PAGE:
Atlantic crossing by the numbers*
*and occasional qualitative answers.
In 2010, Ben Keys crossed the Atlantic Ocean three times, most recently delivering an 18-year-old superyacht to Nelson’s Dockyard, Antigua in time for the owner’s Christmas vacation. Here are some stats from that trip:
Distance traveled from Palma de Mallorca – Gibraltar – Gran Canaria – Cape Verdes -Antigua: 4266 nautical miles. (Note: One nautical mile = 1.85 kilometers = 1.15 miles.)
Time taken: 20 days sailing plus 5 days of stopovers for fuel and provisions
Cups of tea consumed: 200-250
Total days ‘proper’ sailing with engine off: 9.
Fuel consumed: 6500L of diesel
Fuel saved per hour when engine is off: 23L
Morning coffee and a glassy sea.
Fuel consumed per hour by a motor yacht of same size averaging 10 knots: 300-400L
Fastest speed attained under sail in our 97 ton yacht: 14.2 knots (26kph)
Mainsail volume: 225 square meters
Strongest wind gust: 42 knots
Electrical fires on board: 2
Crew response time to fires: Very, very fast. And improving.
Fish hooked: 14
Fish kept: 4 (Viewing The End of the Line has led to new, extreme criteria for ‘keepers’.)
Meals from a good size mahi mahi: 4 meals for 7 people plus various raw appetizers.
Lures lost to unseen monsters: 4
The crew’s Halfway Party.
Best meal: Char-grilled mahi mahi with gremolata, chilli-infused poisson cru, and coleslaw with fresh-baked beer bread.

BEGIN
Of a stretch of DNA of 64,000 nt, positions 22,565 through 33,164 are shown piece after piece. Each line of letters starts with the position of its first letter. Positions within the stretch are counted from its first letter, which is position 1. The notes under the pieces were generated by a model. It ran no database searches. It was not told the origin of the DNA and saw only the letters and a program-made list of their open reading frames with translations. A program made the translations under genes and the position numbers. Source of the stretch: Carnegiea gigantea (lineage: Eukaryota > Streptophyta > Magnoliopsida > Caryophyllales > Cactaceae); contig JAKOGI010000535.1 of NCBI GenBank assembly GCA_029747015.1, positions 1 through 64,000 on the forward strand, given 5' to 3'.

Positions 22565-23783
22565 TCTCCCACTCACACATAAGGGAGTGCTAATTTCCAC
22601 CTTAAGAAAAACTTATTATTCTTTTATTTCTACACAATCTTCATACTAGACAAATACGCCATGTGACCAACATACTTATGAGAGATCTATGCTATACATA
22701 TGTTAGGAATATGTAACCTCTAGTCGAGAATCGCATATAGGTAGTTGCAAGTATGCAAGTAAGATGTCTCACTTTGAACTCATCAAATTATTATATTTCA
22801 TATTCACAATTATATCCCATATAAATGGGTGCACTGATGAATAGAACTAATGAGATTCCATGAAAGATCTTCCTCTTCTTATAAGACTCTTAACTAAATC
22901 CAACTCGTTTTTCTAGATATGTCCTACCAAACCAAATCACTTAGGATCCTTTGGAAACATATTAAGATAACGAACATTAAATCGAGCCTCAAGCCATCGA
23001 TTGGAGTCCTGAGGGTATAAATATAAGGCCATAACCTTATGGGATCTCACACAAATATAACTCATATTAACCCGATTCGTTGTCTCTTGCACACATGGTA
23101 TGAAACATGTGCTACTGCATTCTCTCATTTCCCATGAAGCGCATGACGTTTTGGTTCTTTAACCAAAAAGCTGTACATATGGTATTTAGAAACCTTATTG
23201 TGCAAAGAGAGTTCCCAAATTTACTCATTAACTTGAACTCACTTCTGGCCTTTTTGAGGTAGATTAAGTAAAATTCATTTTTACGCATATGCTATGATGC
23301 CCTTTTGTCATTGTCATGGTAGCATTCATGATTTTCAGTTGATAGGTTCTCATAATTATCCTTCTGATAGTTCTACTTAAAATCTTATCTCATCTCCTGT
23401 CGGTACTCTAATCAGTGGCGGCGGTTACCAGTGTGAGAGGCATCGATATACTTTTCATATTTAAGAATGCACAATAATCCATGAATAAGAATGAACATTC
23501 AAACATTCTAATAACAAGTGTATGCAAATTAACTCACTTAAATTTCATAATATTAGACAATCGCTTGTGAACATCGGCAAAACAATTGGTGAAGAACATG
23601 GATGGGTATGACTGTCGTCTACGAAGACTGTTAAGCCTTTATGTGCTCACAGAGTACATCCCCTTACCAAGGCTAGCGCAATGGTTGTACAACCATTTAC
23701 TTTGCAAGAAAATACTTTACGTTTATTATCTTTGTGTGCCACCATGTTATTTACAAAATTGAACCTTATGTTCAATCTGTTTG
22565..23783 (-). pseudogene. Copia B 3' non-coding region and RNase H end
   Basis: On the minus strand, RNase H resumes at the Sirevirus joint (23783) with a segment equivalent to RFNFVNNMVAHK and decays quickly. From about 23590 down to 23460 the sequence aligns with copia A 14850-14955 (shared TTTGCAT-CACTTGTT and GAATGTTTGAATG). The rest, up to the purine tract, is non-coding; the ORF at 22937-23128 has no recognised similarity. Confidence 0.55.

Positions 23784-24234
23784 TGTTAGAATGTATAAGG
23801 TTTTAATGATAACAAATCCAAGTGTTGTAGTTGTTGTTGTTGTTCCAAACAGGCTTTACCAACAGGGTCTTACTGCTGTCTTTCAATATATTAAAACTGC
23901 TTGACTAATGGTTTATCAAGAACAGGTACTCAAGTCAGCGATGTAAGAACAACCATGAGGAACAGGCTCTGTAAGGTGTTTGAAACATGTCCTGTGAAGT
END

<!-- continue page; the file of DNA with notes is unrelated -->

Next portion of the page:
Most popular snack: The chef’s secret custom-trail mix and/or Mie Goreng noodles.
Number of times leaky deck hatches poured water down upon me: 3
Total different sleeping locations to avoid leaky hatches: 4
Number of flying fish which flew in through open hatches: 3
Number of flying fish which landed in bed beside me: 1
Proportion of books and magazines making up my luggage: Approximately 60%
Titles read by me en route: 5 (Lush Life by Richard Price, South by Ernest Shackleton, Genghis Khan: Lords of the Bow and Bones of the Hills by Conn Iggulden and Underworld of the East by James Lee).
Books I read on the same yacht three years ago which are still on board: More than 15
Watch system: 3 hours on and 6 hours off, in teams of 2.
Major world problems theoretically solved by crew during late-night watch: 3-4 nightly
Major world problems actually solved by crew during late-night watch: 0
Getting perspective at 20 feet above sea level.
Crew who thought it might be fun to jump from the first spreader up the mast: 1
Most popular late-night musical choices: Into The Wild soundtrack – Eddie Vedder, Blue Sky Mining – Midnight Oil, Rated R – QOTSA, Music Monks – Seeed, Home – Spearhead and American IV: The Man Comes Around – Johnny Cash.
Vagabond sailing yachts involved in near-misses due to their refusal to display lights at night: 2
Approximate depth at the location we took a swim: 4900 meters
Speed at which it was possible to keep pace with the yacht while swimming: 1 knot or less
Positions/nationalities of crew: Captain (South African), Chef (British), Mate (Irish), Engineer (New Zealander), Stewardess (New Zealander), Delivery-monkey/consultant (Australian – me) and Captain’s mother/baker-extraordinaire (South African)
Total Atlantic crossings between all crew: 26
Twenty-five days later, the arrival in Antigua.
Languages spoken between crew: 5 (English, Afrikaans, Spanish, Gaelic and Kiwi)
Personal Atlantic crossings this year: 3
Miles sailed this year across giant oceans: 11,500nm
Temperature on flying out of St John’s, Antigua: 34C
Temperature upon arrival in Bristol, UK: Negative 2C
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